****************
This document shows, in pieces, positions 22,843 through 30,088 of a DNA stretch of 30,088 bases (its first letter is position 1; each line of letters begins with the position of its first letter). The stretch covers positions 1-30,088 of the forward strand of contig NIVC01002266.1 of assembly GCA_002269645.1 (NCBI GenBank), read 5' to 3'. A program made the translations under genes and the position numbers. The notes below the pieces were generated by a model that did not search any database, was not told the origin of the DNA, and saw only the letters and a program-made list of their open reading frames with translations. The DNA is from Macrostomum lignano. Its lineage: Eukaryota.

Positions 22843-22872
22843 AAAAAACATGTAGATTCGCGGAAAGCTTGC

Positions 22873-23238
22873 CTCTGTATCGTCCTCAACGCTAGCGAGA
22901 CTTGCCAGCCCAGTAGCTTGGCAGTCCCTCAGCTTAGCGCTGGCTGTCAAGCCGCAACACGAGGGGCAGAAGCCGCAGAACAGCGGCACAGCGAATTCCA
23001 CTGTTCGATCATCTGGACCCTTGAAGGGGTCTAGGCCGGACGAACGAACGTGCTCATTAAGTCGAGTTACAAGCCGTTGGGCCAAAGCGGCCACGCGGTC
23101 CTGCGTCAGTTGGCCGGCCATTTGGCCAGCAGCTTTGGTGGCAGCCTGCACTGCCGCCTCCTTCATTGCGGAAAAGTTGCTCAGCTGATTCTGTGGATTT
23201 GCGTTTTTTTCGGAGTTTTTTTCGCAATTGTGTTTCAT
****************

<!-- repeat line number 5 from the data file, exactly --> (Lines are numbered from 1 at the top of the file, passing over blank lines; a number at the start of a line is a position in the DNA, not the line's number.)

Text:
22873 CTCTGTATCGTCCTCAACGCTAGCGAGA